I loved the stories I heard from my driver in Kenya. He told me much about politics, both in small villages, in the capital city and in the country. There seems to be a lot of corruptness, a lot of crime both small and large. But also much kindness. Previous employers of his gave him their car when they returned to Europe.
White employers generally supply a pension for their personnel if they stay with them for more than 15 years. Having a housekeeper you can trust means you can simply go away without having any worries about house, garden, pets, etc.
When I got picked up by Henry, my driver, he was in the kitchen oohing and aahing over the dishwasher. He had never seen one and was amazed that a machine could wash plates and cutlery. I told him not to tell his wife because it made husbands redundant…
I loved driving around on Sunday, when large groups of people walked to church. Children in beautiful, frilly dresses. Men in stiff black suits. One could hear very happy, very loud gospel singing from tents and buildings everywhere. We drove by expansive tea plantations and old, colonial homes.
‘It takes a village to raise a child’ is a true saying here. Henry told me long stories about Kenyan weddings. Apparently a child does not belong to its parents here, but to the entire village. He said that, not long ago, the price for a bride, was paid in goats. But now it is paid in other goods such as sugar, drinks, maize, etc. He said “You cannot carry these gifts to the elders in plastic bags. You have to put it in nice baskets.”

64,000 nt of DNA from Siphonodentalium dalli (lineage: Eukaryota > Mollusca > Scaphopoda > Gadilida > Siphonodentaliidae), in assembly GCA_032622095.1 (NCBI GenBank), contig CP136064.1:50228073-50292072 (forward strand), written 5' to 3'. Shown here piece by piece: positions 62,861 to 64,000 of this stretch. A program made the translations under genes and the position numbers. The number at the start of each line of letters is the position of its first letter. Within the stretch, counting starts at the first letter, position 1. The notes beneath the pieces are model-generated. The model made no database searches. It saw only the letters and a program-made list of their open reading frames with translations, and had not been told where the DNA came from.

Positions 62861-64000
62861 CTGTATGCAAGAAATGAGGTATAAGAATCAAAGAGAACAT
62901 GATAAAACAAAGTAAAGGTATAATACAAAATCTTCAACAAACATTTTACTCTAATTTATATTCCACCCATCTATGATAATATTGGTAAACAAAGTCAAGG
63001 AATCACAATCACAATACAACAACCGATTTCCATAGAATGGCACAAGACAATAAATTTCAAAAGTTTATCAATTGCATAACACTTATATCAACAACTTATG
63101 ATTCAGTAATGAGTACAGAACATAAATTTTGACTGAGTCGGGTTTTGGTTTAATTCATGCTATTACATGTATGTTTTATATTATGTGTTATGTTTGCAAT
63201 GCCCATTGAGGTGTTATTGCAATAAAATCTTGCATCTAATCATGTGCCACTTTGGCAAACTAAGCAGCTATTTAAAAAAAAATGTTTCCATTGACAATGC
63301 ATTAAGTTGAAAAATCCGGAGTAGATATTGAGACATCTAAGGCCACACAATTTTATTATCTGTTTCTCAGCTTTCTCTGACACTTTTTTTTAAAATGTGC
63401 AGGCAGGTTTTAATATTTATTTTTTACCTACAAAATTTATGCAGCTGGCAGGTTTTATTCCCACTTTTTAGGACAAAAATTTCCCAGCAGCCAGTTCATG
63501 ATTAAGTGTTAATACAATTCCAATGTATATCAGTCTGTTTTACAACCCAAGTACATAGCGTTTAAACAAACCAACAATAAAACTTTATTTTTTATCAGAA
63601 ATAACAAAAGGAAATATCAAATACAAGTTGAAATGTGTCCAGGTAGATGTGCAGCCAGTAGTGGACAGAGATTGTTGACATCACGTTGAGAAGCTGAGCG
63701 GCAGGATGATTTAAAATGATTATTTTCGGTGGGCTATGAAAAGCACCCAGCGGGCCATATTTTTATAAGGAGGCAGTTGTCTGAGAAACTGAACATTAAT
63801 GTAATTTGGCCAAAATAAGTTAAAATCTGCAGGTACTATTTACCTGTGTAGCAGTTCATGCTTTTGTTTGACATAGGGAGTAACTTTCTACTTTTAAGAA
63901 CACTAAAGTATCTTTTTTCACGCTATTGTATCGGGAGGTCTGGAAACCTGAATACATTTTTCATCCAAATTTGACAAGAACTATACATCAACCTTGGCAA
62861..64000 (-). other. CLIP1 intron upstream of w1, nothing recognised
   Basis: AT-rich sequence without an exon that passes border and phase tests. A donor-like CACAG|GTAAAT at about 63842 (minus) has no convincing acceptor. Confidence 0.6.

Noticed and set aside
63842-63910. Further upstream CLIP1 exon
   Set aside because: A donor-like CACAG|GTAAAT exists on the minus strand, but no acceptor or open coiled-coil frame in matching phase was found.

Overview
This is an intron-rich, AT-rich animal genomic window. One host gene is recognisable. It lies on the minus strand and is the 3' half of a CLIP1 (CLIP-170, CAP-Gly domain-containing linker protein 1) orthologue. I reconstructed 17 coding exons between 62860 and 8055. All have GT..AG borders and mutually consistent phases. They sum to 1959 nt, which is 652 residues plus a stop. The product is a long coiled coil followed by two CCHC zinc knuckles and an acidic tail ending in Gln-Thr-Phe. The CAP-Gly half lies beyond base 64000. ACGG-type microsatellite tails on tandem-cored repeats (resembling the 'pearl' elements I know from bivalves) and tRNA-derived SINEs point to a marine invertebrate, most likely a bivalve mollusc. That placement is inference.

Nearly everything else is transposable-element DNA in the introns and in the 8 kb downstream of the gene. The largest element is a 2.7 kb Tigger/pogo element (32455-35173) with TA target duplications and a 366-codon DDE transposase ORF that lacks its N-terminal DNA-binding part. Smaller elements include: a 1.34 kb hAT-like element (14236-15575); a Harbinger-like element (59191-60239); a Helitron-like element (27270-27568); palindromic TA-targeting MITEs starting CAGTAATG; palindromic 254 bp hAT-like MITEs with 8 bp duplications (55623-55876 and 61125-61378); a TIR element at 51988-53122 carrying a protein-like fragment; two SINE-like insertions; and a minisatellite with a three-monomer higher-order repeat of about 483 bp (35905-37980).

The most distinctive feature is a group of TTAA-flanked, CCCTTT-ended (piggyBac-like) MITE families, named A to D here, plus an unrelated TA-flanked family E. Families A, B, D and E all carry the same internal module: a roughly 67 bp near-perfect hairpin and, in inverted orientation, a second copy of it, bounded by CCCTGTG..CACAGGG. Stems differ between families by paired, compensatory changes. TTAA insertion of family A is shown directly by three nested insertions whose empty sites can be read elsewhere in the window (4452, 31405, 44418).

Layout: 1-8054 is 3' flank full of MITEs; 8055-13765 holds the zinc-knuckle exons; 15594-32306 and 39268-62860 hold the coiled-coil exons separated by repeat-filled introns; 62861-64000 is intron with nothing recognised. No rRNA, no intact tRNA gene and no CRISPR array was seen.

The bridal price is paid to some village elders, not necessarily to the parents of the girl. One elder has to give permission for the marriage. He added that you also have to bring cloth for wrap-around shawls for all the women in the village, maybe 200 of them.
Henry’s English was very good but he swaps the ‘r’ for an ‘l’ and visa versa. Hence I had to think for a second when he seriously told me that his daughter wants to be a pirate when she grows up.
It took me a while to figure out she wants to be a pilot…
When I asked Henry if he knew someone who might want my old safari hat, he smiled broadly and immediately slapped it on his head. “Now I am a black mzungu!” he grinned. (Mzungu is a white person).
When we got to the airport, there was security and gates. He rolled down his window and an armed security guy leaned in, shook hands with him, slapped him on the shoulder. They had a laughing conversation in Swahili, the guy leaned across and shook my hand. When we drove on, I asked if this was a friend of Henry’s. “No,” he said, “never seen him before. People are just nice here.”If you ever plan to be in Nairobi and need a driver, or someone to take you on an entire safari – let me know and I’ll give you Henry’s contact information. He is a pleasant person, a very good driver as well as a certified guide.

Africa Unplugged